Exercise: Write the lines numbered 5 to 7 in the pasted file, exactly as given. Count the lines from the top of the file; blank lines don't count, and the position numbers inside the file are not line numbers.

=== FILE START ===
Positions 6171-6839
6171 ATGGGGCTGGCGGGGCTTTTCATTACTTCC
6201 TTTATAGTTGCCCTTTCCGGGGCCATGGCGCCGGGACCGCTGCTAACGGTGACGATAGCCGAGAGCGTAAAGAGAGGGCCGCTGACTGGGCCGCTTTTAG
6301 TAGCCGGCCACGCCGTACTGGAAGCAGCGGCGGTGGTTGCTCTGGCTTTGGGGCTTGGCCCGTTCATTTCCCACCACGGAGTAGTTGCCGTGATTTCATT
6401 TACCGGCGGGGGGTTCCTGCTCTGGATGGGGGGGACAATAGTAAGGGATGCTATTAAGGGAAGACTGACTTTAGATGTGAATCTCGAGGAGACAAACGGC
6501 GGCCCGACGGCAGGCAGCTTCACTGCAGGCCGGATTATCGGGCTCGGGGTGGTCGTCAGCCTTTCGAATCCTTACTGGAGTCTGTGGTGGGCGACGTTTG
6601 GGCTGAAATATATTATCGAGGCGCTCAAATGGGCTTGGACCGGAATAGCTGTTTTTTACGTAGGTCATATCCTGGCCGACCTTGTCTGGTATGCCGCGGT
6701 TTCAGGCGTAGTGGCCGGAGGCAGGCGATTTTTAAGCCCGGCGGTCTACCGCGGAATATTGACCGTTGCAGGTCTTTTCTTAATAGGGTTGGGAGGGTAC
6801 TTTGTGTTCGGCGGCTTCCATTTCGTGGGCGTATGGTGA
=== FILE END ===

6401 TACCGGCGGGGGGTTCCTGCTCTGGATGGGGGGGACAATAGTAAGGGATGCTATTAAGGGAAGACTGACTTTAGATGTGAATCTCGAGGAGACAAACGGC
6501 GGCCCGACGGCAGGCAGCTTCACTGCAGGCCGGATTATCGGGCTCGGGGTGGTCGTCAGCCTTTCGAATCCTTACTGGAGTCTGTGGTGGGCGACGTTTG
6601 GGCTGAAATATATTATCGAGGCGCTCAAATGGGCTTGGACCGGAATAGCTGTTTTTTACGTAGGTCATATCCTGGCCGACCTTGTCTGGTATGCCGCGGT